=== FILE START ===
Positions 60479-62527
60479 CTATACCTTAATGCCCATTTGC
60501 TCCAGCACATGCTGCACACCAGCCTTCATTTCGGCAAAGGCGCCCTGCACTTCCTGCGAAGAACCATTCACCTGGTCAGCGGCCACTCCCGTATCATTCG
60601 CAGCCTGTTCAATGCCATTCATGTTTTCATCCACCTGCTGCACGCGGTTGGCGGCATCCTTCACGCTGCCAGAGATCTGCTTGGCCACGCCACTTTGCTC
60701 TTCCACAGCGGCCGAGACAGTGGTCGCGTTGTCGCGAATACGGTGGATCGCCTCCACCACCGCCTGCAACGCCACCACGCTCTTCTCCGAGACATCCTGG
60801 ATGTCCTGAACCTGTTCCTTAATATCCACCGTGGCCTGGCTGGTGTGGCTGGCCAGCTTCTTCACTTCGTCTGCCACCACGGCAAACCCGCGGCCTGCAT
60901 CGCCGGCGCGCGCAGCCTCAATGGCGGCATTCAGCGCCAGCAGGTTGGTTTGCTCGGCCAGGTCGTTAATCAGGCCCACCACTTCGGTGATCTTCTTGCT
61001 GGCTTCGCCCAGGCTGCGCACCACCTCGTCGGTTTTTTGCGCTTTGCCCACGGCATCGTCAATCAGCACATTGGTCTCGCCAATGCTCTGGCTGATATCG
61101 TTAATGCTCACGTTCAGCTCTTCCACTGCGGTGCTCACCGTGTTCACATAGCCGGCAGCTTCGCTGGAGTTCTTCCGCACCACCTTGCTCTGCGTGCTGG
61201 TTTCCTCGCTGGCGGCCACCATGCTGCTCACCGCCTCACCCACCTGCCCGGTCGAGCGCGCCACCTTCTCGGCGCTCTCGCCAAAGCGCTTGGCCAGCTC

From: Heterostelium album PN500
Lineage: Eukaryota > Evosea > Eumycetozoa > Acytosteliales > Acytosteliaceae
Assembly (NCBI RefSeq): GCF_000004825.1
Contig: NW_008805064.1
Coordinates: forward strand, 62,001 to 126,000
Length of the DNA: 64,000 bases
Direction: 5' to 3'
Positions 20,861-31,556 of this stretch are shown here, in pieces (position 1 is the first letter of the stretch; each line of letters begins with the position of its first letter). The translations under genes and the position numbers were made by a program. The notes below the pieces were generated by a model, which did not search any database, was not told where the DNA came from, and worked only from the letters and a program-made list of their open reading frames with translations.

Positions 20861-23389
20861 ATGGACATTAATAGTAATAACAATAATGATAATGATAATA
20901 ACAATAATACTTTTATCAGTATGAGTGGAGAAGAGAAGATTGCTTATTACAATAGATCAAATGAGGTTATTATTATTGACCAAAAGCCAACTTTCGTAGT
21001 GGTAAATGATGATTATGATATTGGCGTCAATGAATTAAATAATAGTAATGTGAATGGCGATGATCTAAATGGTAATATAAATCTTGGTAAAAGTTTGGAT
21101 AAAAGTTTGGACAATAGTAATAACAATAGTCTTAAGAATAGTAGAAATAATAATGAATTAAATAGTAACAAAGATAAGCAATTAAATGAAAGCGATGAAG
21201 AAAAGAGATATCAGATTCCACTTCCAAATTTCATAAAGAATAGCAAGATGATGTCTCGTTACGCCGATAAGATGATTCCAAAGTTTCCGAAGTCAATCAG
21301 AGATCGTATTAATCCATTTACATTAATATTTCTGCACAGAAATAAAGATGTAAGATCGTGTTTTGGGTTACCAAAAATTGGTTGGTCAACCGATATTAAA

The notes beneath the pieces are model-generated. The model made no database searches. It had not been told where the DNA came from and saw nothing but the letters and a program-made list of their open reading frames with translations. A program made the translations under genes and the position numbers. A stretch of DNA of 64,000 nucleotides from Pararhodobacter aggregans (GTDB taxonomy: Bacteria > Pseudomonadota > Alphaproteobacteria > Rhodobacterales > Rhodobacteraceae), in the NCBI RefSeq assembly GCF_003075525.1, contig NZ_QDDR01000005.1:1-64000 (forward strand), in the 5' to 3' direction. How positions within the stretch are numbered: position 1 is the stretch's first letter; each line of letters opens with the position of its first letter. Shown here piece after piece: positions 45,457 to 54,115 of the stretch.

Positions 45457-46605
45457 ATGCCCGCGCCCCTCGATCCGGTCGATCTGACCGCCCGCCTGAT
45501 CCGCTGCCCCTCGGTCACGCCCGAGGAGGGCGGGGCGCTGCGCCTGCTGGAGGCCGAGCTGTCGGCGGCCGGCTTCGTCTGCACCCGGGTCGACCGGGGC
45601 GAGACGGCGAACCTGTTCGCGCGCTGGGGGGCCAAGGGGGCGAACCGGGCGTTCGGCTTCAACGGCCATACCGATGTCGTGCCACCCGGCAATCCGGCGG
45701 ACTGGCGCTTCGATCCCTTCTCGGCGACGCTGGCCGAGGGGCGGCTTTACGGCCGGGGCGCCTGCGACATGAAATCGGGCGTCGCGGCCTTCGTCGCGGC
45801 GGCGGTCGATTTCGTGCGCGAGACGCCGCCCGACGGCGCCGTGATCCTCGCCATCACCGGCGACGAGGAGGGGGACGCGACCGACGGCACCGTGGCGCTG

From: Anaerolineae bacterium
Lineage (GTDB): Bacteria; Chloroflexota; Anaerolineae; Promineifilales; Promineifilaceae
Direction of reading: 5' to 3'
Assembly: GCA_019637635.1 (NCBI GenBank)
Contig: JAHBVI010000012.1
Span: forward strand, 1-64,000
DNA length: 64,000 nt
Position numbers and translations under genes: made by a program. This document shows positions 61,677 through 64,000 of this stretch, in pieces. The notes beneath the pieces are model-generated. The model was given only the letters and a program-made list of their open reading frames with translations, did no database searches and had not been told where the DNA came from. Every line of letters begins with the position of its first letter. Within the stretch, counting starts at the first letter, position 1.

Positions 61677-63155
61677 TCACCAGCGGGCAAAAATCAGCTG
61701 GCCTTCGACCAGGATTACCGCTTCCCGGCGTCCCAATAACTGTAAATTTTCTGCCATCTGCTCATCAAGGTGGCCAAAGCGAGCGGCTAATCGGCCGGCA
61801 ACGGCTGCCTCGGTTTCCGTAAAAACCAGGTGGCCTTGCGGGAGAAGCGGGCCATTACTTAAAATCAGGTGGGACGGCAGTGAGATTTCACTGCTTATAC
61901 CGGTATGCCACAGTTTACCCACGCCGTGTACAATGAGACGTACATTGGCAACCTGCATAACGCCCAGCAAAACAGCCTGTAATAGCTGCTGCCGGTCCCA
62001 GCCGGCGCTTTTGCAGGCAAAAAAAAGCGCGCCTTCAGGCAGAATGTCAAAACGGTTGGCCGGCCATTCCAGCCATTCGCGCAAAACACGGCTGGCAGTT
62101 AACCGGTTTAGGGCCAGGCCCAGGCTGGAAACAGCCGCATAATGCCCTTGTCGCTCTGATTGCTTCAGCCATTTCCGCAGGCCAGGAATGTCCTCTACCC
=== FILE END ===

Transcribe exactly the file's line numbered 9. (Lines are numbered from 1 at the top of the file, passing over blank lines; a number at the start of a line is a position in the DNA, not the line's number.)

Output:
61101 TTAATGCTCACGTTCAGCTCTTCCACTGCGGTGCTCACCGTGTTCACATAGCCGGCAGCTTCGCTGGAGTTCTTCCGCACCACCTTGCTCTGCGTGCTGG